The Mitre Corporation is an independent third-party, funded by the Department of Homeland Security to operate the CVE program. This is a little misleading, however, as recent years have seen a proliferation in the number of CNAs, who have been brought on board to assist with the program.
“When you look at our program’s structure, we have the CVE board, which is comprised of industry, academics, and government stakeholders from all over the world who provide absolutely essential strategic, operational, and governance advisory functions,” said Levendis.
“But we now have 87 CNAs in the program, who are all involved in the assignment process and help chart the path forward.”
Given the rapidly evolving threat landscape, Levendis said the role of the CNAs is only going to become more vital in the years to come. “The CNAs are going to be the primary means by which we scale the CVE program,” he stated.
“They are going to play an absolutely essential role going forward, as they have been playing since around 2005, when we first came up with the concept of the CNA and have been growing it from there.
“As far as onboarding CNAs is concerned, the program will strategically look to target certain organizations to fulfil different kinds of roles. We have open and transparent rules for the requirements to become a CNA.”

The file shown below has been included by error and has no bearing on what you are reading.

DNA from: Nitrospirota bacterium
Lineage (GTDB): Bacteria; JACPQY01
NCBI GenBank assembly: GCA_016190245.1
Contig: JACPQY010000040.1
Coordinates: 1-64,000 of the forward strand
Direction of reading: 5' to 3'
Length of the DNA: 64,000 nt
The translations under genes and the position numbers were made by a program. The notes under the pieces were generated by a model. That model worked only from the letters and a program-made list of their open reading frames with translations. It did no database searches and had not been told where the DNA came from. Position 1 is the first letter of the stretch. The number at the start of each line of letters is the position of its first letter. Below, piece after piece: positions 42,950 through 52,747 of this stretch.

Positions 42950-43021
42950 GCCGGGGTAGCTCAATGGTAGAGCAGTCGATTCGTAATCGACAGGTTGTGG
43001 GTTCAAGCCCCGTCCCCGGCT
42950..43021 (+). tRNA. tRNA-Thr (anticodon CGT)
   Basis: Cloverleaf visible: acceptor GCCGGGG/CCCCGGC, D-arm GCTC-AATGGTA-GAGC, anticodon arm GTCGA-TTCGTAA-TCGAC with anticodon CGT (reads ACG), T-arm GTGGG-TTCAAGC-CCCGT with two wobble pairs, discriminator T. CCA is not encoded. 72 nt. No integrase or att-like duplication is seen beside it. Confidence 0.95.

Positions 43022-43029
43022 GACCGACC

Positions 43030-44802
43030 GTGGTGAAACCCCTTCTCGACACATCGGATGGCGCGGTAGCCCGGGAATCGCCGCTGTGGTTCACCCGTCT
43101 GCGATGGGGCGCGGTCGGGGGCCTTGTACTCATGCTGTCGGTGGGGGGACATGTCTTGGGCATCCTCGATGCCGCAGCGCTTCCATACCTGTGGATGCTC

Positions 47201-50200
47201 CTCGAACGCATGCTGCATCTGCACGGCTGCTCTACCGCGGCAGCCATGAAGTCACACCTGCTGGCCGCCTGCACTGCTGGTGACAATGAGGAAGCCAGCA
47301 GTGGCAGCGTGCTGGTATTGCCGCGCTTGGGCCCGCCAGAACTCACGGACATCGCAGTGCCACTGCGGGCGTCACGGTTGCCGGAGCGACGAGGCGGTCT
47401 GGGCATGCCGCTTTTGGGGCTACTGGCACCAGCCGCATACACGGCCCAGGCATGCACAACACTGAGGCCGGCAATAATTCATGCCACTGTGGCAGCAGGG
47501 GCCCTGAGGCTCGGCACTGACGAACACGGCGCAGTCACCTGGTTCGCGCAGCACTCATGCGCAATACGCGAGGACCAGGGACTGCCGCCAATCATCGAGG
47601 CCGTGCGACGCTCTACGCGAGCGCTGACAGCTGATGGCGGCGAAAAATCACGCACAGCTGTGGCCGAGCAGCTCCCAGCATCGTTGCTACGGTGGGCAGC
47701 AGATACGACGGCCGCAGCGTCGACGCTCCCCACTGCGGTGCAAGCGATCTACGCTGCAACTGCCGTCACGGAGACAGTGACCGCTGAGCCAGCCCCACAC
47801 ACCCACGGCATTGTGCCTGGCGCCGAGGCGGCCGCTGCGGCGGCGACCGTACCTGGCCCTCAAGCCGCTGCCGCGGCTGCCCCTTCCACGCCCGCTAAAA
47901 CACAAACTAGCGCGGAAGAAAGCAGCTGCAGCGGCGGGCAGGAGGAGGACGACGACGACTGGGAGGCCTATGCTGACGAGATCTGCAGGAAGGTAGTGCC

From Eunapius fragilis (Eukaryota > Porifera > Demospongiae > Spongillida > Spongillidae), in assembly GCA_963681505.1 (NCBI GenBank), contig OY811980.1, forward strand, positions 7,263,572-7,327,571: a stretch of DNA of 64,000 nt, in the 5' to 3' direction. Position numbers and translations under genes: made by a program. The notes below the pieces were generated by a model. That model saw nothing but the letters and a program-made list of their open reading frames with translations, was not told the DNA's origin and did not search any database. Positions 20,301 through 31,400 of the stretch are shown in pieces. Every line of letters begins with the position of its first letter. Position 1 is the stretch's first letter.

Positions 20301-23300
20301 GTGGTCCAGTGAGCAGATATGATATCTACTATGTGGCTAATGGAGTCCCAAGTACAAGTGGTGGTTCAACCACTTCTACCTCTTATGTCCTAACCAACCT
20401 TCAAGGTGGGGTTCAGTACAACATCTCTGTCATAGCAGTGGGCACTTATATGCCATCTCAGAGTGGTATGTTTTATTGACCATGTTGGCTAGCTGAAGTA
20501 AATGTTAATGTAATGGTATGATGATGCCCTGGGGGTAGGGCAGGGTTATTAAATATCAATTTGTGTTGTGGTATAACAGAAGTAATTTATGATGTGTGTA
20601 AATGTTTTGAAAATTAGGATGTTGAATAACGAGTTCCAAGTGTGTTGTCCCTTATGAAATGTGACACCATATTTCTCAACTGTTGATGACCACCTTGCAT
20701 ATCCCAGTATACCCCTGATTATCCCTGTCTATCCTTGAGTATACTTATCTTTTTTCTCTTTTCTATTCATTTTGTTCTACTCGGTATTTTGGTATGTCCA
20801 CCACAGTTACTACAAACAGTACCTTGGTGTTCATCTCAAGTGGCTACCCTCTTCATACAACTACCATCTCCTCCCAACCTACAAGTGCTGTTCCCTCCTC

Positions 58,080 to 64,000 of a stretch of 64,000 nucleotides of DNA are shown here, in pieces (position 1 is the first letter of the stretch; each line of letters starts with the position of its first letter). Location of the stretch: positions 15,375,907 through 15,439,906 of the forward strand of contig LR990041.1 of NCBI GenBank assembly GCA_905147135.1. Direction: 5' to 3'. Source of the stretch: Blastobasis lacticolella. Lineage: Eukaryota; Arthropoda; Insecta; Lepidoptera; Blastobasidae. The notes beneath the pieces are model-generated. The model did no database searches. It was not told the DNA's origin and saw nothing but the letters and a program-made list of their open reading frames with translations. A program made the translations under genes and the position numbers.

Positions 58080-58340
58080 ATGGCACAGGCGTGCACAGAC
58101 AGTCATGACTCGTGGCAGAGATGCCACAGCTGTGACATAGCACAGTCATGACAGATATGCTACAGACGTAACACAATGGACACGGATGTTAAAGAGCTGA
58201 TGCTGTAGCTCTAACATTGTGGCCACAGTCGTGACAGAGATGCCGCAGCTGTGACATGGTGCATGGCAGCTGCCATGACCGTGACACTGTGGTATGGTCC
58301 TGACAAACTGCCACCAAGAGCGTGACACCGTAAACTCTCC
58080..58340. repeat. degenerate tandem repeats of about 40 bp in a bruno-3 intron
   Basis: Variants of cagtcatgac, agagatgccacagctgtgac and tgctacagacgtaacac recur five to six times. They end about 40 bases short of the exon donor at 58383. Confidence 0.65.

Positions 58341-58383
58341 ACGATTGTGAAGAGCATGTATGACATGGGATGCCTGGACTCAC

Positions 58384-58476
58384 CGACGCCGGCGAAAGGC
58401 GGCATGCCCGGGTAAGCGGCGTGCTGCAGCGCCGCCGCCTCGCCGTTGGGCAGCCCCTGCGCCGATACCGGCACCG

He added: “To become the numbering authority you have to demonstrate a mastery of the ability to assign CVEs consistent with the established guidelines, and then you have to be willing to operate within the program’s structure and the rules that govern our program – all of which are available to the public online.”
Nineteen years is a long time in the security world, but the CVE program’s focus is still set squarely on vulnerability identification.
Times change, however, and as the organization looks ahead to the next two decades, the CVE board is currently looking to expand into what Landfield called a “total federated architecture” – and CNAs will sit at the heart of this evolution.
“From a program perspective, we would much rather have the ‘source of truth’, when it comes to vulnerabilities coming from the vendors,” he noted. “They are the ones who know their software the best.
“The problem is that we have yet to figure out how to write secure software on a consistent basis. So programs like CVE are going to be vital for making sure that that kind of information is made available.
“During the next year or so, we’re going to be putting in place lots of different pieces and parts to ensure that federated environment actually occurs, and that we have set ourselves up for the next 20 years.”
According to Landfield, automation is a key action point for the CVE initiative. “We have built working groups into the program that allow the board members, the CNAs, and the public to participate in trying to develop some of that automation,” he said.
“CVE is really a fundamental piece of our security defense mechanisms. This information is used in security advisories, vulnerability databases, vulnerability assessment automation, remediation, intrusion detection, intrusion monitoring – it goes on and on and on.
“But this is not just a Mitre program,” he added. “I would like to stress the sheer number of external participants who take part in this program. CVE is vital to the security industry, and vital to our ability to defend ourselves.”